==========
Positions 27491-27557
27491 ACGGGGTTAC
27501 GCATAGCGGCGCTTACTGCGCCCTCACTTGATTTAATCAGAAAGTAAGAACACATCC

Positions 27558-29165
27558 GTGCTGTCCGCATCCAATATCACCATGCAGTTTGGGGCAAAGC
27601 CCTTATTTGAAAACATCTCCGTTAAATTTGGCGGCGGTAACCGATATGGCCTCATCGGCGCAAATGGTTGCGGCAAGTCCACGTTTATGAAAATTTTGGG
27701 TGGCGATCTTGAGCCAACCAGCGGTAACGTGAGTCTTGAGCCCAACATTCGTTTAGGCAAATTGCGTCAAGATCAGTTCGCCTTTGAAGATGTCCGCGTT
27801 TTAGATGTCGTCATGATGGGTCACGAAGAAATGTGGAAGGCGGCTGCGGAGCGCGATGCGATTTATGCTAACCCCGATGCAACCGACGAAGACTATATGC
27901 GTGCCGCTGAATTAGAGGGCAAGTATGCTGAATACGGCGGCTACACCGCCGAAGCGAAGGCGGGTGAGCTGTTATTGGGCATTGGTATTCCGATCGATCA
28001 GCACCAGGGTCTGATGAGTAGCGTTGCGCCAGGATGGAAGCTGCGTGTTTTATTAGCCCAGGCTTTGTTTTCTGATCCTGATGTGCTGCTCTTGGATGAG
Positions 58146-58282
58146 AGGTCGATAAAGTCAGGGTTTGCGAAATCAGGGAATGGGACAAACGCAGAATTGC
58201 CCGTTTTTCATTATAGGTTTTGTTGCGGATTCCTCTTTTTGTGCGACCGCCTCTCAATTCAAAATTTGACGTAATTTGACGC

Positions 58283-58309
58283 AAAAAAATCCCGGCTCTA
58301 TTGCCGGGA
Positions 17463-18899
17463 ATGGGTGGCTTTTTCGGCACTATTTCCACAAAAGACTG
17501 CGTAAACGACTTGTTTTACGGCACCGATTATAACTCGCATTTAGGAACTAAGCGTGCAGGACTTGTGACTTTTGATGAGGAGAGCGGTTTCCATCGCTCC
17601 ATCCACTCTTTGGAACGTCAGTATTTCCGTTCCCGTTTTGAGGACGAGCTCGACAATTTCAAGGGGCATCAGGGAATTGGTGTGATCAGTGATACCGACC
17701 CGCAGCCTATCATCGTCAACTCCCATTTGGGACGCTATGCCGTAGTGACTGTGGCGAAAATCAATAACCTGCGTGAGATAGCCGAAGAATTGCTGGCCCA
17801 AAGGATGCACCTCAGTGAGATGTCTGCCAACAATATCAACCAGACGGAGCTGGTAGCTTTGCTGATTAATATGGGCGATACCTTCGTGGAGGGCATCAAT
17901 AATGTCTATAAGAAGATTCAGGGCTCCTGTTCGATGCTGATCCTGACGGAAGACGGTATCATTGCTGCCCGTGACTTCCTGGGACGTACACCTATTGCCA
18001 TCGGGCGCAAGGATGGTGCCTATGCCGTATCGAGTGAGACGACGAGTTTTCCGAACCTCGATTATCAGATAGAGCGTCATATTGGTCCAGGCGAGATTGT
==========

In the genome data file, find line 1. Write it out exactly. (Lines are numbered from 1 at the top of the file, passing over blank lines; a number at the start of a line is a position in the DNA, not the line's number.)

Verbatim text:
Positions 27491-27557